Florida’s state parks are a public treasure, yet Gov. Scott and his hand-picked Department of Environmental Protection (DEP) Secretary see them as little more than profit centers. That’s why they’re considering allowing hunting in all 161 state parks in addition to timber operations, cattle grazing, and more1.
Like Gov. Scott’s previous proposals to make a quick buck off of our state parks - including one thankfully short-lived idea to build golf courses in them2 - the proposal to allow hunting in state parks is already meeting strong resistance. Even members of Scott’s own party are dumbfounded. Sen. Jack Latvala (R-Clearwater) recently called DEP’s hunting proposal “a disaster waiting to happen.” Regarding Honeymoon Island State Park off the coast of Dunedin in Pinellas County, Sen. Latvala noted, "Within rifle range of the park are a condominium complex for retirees, boaters and beachgoers…Tourists do not visit beaches in Florida to go hunting.3”
Rick Scott and his DEP Secretary say that state parks should completely pay for themselves. That’s utter nonsense. We all pay taxes in part to pay for public places so we can enjoy their natural beauty and recreational opportunities. Our state parks also exist to preserve our history and protect open space, waterways, and wildlife for future generations. State parks, like public roads, public safety, and neighborhood schools do not exist for profit - period.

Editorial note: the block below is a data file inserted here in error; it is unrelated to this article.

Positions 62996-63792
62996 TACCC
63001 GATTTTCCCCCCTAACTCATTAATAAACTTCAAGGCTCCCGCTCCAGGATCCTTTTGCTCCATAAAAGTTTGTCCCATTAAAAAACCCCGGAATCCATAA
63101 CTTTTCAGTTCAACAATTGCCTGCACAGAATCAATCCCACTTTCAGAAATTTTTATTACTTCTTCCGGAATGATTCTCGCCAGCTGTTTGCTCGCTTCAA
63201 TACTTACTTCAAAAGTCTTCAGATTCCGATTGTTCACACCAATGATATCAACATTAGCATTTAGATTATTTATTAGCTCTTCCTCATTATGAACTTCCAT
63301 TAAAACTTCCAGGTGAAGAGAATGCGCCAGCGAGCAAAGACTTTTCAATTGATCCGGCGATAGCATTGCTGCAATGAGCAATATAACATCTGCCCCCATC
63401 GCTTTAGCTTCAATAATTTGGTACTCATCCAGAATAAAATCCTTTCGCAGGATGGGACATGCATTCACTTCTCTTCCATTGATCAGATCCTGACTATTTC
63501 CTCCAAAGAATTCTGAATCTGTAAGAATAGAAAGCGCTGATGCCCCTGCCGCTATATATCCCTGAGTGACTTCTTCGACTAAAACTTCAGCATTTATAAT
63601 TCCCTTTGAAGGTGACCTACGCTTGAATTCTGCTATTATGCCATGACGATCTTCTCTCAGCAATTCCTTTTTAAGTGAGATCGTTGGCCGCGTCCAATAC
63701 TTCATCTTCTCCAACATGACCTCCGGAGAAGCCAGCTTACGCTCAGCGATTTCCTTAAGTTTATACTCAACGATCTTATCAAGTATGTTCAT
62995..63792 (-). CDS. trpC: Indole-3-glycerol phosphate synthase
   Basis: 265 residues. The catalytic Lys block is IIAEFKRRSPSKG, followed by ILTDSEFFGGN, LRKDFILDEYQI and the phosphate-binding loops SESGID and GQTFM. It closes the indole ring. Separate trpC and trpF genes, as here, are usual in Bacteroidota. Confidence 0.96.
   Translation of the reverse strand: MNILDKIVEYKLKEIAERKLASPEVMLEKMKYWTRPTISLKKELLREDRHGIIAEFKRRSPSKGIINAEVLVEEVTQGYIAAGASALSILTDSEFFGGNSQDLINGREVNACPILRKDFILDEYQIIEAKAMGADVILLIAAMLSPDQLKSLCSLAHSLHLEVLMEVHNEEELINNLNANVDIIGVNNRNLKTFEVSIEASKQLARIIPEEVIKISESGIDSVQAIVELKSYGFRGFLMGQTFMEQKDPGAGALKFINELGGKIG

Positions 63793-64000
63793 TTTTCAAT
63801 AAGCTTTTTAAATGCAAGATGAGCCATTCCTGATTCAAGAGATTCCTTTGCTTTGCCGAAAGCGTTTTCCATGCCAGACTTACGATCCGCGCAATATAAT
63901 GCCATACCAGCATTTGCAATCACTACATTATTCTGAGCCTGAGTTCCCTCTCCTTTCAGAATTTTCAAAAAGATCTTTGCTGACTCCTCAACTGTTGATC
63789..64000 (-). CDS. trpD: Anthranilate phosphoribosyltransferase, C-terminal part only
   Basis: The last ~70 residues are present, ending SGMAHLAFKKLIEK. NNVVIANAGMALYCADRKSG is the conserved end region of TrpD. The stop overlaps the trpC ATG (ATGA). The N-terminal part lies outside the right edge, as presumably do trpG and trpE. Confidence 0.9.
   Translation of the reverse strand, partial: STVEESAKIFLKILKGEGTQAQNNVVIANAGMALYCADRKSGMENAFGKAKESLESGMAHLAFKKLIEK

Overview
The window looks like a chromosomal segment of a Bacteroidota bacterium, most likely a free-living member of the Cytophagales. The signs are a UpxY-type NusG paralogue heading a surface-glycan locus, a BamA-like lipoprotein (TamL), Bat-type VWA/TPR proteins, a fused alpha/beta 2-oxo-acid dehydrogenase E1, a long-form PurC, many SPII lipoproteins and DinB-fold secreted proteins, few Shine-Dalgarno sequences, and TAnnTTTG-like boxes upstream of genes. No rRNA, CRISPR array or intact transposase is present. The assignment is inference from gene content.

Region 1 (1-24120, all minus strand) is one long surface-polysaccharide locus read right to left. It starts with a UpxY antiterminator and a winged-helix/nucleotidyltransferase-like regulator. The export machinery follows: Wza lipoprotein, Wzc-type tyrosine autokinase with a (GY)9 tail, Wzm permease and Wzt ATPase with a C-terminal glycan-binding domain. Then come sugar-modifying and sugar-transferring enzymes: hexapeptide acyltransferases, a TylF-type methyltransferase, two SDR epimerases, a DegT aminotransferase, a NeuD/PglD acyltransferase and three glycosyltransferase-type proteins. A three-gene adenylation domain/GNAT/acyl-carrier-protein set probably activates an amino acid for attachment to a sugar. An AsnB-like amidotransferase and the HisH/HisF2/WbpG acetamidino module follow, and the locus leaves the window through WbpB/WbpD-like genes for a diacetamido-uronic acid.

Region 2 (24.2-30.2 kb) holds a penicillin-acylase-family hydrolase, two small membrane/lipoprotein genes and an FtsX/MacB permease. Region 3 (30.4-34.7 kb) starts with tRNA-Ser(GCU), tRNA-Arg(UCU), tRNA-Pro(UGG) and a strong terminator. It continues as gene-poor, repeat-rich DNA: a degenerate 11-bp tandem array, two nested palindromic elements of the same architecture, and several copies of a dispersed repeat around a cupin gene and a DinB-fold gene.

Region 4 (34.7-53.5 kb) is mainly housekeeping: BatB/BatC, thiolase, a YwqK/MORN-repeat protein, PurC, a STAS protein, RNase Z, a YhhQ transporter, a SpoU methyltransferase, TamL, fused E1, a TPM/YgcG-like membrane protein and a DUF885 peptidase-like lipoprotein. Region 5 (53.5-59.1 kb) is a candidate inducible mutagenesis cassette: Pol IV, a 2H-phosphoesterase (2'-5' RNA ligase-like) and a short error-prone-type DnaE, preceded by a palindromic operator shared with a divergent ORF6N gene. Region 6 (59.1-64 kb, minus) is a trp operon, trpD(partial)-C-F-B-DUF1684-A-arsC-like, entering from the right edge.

These attacks on Florida’s state parks are just the latest front in Gov. Scott’s War on Wildlife and our environment. From fracking to weakening protections for panthers to the ill-conceived hunt on Florida black bears, we’re fighting back by educating fellow Floridians about what’s at stake and holding our elected officials accountable.
1“State parks being reviewed for places to allow hunting” Tampa Bay Times, 11/7/15.
2“Golf courses in state parks 'the worst idea in history'” Tampa Bay Times, 3/9/11.
3“Hunting in state parks 'disaster waiting to happen,' Latvala says” Tampa Bay Times, 11/10/15.